Although the issue of which endothelial cell adhesion molecules are expressed in response to radiation remains controversial, it is abundantly clear that the endothelial cell adhesion molecule profile is significantly altered in response to radiation. There is very convincing evidence that ICAM-1 and PECAM-1 are up-regulated. Although less clear, there is a modest amount of data suggesting that E-selectin is up-regulated as well. Even more noteworthy is that both ICAM-1 and E-selectin were significantly up-regulated in oral mucosa of head and neck cancer patients treated with radiotherapy (30–60 Gy in 2 Gy daily fractions) (39). The radiation induced up-regulation of endothelial cell adhesion molecules provides the opportunity to target drugs to select tissue via a combination of radiation and ligand-receptor drug targeting technology.
To clarify how the radiation therapy-targeted drug delivery scheme might work, consider the treatment of cancer as an example. Cancer patients are often treated with radiotherapy, chemotherapy or a combination of both. In an effort to limit side effects, the radiotherapy is designed to maximize radiation exposure to the cancerous tissue while minimizing exposure to normal tissue. Similarly, it would be ideal for a chemotherapeutic agent or a gene to be delivered only to the cancerous tissue and not to healthy tissue. Indeed, achieving this goal is the focus of a variety of drug delivery research.
In the combination radiation/targeting therapeutic model, a ligand-bearing drug carrier would be administered subsequent to, or in conjunction with, the radiotherapy. A variety of materials could be used for the drug carrier including liposomes or carriers made from biodegradable polymers. The drug carrier would contain a therapeutic agent (e.g. an organic compound, or a nucleic acid) and, on its outer surface, a recognition molecule (ligand) for a cognate molecule (receptor) that is expressed selectively (due to exposure to the radiation) on the lumenal surface of the endothelium within the irradiated tissue. Ideally, these carriers would bind predominately within the vasculature of the irradiated tissue (i.e. the cancerous tissue) and not bind to the vasculature of normal tissue. In this manner, the radiation induced up-regulation of a endothelial cell adhesion molecule(s) within the diseased tissue is used as a target to deliver therapeutic agents (drugs, genes, etc.) selectively to the site of disease.
The prior art is deficient in the ability to target drug (or gene) carriers to select tissue via the up-regulation of adhesion molecules expressed on endothelial cells in response to exposure to radiation. The present invention fulfills this long-standing need and desire in the art.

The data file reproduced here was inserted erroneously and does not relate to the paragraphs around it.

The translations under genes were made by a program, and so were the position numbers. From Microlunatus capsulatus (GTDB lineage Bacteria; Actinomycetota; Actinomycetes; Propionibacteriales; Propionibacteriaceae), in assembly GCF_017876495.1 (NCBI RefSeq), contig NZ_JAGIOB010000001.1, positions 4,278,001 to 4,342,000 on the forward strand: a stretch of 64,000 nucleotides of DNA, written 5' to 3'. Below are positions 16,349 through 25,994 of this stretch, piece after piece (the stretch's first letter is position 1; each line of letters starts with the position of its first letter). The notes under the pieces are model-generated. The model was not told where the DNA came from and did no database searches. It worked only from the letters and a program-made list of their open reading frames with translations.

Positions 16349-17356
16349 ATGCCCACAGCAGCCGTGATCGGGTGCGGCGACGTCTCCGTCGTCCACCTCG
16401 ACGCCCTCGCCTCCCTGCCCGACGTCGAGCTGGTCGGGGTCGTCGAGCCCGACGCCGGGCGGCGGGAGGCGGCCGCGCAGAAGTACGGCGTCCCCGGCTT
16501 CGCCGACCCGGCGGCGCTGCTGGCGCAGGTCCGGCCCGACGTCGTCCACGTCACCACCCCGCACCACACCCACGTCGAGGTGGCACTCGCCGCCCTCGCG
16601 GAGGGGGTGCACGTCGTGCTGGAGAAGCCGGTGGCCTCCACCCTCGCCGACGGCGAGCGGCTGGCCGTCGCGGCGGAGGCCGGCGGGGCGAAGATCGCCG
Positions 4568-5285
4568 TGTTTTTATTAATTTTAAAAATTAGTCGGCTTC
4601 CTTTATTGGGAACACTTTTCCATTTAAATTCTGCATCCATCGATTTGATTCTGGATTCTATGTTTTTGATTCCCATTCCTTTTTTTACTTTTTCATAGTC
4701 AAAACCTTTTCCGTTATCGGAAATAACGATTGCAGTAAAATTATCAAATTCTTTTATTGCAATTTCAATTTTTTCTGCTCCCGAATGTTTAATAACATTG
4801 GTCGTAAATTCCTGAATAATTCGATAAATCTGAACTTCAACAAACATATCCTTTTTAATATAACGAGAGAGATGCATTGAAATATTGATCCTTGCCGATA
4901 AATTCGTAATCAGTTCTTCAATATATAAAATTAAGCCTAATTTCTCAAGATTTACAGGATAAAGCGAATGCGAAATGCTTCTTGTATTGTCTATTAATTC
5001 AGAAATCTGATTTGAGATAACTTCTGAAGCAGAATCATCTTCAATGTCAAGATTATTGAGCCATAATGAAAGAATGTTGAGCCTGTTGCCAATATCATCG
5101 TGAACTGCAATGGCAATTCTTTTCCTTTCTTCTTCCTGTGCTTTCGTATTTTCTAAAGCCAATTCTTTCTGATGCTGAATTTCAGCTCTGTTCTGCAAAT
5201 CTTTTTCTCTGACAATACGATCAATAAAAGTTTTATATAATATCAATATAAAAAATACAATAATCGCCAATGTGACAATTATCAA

Radiotherapy is used to treat a variety of diseases. It is well established that the microvasculature of tissue exposed to ionizing radiation is significantly altered. These changes include an up-regulation of certain adhesion molecules on the lumenal surface of the endothelium. The radiation induced up-regulated expression of endothelial adhesion molecules provides an avenue for targeting drugs to select tissues. Please see
It is an object of the present invention to develop drug carriers which bear ligands to adhesion molecules expressed on irradiated endothelial cells. The carriers are made of polystyrene (model carriers), as well as biodegradable polymers.
It is another object of the present invention to quantify the extent of selective and specific adhesion/deposition of drug carriers on irradiated endothelial cells under in vitro flow conditions that simulate flow conditions present in vivo.
It is another object of the present invention to demonstrate this targeted delivery technology in vivo in a mouse closed cranial window model.
In one embodiment of the present invention, there is provided a biomolecular carrier of pharmaceuticals, comprising: a biomolecule carrier bearing molecules that bind to a cellular adhesion molecule expressed on endothelial cell; and a pharmaceutical.
In another embodiment of the present invention, there is provided a method of treating a pathophysiological state in an individual in need of such treatment, comprising the steps of: irradiating a target tissue or organ in said individual; and administering to said individual the biomolecular carrier described herein.
Other and further aspects, features, and advantages of the present invention will be apparent from the following description of the embodiments of the invention given for the purpose of disclosure.
So that the matter in which the above-recited features, advantages and objects of the invention, as well as others which will become clear, are attained and can be understood in detail, more particular descriptions of the invention briefly summarized above may be had by reference to certain embodiments thereof which are illustrated in the appended drawings. These drawings form a part of the specification. It is to be noted, however, that the appended drawings illustrate embodiments of the invention and therefore are not to be considered limiting in their scope.
The present invention demonstrates development of a drug delivery scheme to selectively target drug/gene carriers to tissue that has been irradiated for therapeutic purposes. Radiation therapy is used to treat many conditions including cancer, arteriovenous malformations (AVM), macular degeneration, and intimal hyperplasia. It is well established that the microvasculature of tissue exposed to ionizing radiation is significantly altered. These changes include an up-regulation of certain adhesion molecules on the lumenal surface of the endothelium. The radiation induced up-regulated expression of endothelial adhesion molecules provides a potential avenue for targeting drugs and/or genes to select tissues. There have been very few, if any, studies exploring this potentially powerful therapeutic approach.